Figure 1.Adjustment Channels in the Euro Area

C. Conclusion and Policy Recommendations

14. Euro area economies’ convergence performance has fallen short of expectations. Following a catching-up process in the decades before the euro, the convergence of EA-12 countries’ per capita incomes has stalled under EMU. New euro members continued to converge up to their accession, though this process slowed during the financial crisis. Convergence among euro area countries is nevertheless stronger than among EU-countries, supporting our conclusion that the euro is not the reason for the slowdown in convergence. Rather, disappointing productivity growth in countries with lower per capita incomes appears to be the key factor holding back convergence.

15. Policy efforts to foster convergence should focus on raising productivity growth. Structural reforms would help improve productivity growth in lagging countries. While the central level can help push productivity-enhancing reforms by deepening the single market and the effective use of EU instruments, the main responsibility for reviving productivity growth rests at the national level. Empirical research has shown that structural reforms play an essential role in boosting productivity growth (Adler et al., 2017). Furthermore, Banerji et al. (2017) shows that labor and product market reforms have a larger impact on productivity growth in countries with low initial productivity levels, thereby providing an important tool to restart convergence.

Box 1.Regional Convergence in Italy and Germany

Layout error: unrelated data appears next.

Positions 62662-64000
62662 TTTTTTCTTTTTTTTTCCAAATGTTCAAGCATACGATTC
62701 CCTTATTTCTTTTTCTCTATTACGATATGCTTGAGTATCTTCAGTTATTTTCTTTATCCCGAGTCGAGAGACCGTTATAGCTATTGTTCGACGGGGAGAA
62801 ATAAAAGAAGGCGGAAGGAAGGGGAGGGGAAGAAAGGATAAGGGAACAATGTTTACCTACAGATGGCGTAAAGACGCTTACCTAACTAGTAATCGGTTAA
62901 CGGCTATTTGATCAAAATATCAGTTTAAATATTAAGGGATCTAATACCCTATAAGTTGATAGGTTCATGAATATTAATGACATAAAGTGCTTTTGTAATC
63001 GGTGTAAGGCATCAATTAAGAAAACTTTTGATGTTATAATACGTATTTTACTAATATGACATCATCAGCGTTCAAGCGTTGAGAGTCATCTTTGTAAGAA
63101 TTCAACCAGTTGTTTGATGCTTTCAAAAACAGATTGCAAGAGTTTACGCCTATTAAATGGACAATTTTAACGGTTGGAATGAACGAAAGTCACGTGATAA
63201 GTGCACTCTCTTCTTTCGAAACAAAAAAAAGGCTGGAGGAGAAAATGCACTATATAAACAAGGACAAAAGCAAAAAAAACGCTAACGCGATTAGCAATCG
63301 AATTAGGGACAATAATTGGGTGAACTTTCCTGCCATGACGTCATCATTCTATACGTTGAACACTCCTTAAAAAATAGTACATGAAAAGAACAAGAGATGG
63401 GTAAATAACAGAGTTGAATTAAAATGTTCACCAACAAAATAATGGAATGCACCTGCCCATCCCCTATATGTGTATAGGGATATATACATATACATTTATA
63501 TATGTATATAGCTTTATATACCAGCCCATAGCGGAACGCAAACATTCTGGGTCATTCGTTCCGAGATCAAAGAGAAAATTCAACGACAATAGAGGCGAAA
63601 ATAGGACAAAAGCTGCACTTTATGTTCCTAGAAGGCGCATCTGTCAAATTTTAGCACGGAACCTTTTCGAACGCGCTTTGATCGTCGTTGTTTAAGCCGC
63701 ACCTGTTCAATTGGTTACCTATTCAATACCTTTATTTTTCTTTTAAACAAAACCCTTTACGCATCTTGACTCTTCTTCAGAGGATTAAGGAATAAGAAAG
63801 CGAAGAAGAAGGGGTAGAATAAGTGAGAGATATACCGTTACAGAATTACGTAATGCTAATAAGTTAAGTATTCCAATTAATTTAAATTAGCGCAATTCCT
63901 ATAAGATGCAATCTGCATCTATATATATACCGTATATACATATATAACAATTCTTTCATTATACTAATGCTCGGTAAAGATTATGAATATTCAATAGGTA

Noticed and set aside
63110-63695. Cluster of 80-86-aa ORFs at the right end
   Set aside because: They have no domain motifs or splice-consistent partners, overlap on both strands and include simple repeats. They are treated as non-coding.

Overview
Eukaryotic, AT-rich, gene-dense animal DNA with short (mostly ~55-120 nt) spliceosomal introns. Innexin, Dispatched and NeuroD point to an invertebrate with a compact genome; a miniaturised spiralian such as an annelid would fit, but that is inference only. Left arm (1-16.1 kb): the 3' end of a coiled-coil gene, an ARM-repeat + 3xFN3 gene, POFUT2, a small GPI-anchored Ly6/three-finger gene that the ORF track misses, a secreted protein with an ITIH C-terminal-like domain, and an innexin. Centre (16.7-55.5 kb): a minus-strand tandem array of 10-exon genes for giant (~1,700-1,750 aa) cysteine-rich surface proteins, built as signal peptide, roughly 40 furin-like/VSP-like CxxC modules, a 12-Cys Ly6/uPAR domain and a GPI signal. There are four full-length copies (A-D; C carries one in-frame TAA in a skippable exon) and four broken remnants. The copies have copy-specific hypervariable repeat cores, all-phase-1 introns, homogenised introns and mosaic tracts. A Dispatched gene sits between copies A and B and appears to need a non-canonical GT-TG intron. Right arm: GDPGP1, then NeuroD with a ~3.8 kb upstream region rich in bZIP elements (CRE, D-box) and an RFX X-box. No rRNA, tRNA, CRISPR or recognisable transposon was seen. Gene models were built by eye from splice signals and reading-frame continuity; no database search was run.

Significant differences in per capita income levels exist within Italy and Germany. Looking at Eurostat regional data, per capita GDP in purchasing power standards (PPS) varies greatly across German and Italian regions. In both cases, the per capita income level in the richest region is approximately twice that in the poorest. Overall, there is a similar level of regional dispersion, with the coefficient of variation of PPS GDP per capita for Germany’s sixteen Länder just below 0.28 in 2015 and a little above 0.29 for Italy’s five regions (chart).

σ-Convergence within Germany and Italy

Coefficient of variation, PPS GDP per capita.

Sources: Eurostat, and IMF staff calculations.

There has been some convergence across German regions, supported by a rise in per capita incomes in the East German Länder. While data is only available from 2000 and provides an incomplete picture, the regional dispersion of per capita incomes in Germany declined noticeably between 2000 and 2015, indicating σ-convergence. Looking at the coefficient of variation of the East German Länder vis-à-vis the West German average, convergence appears to be driven by the catch-up of the former with their West German peers (chart).

σ-Convergence of East German Länder

Coefficient of variation vis-a-vis West German average, PPS GDP per capita

Sources: Eurostat, and IMF staff calculations.

Italian regions have not converged in recent years. Unlike in Germany, the overall regional dispersion of per capita income in Italy has remained roughly unchanged over the past 16 years. The economically weaker regions in the south have failed to convergence toward the rest of the country, with the result that their coefficients of variation vis-à-vis the central and north Italian regional average are now significantly higher than those between the East and West German Länder (charts).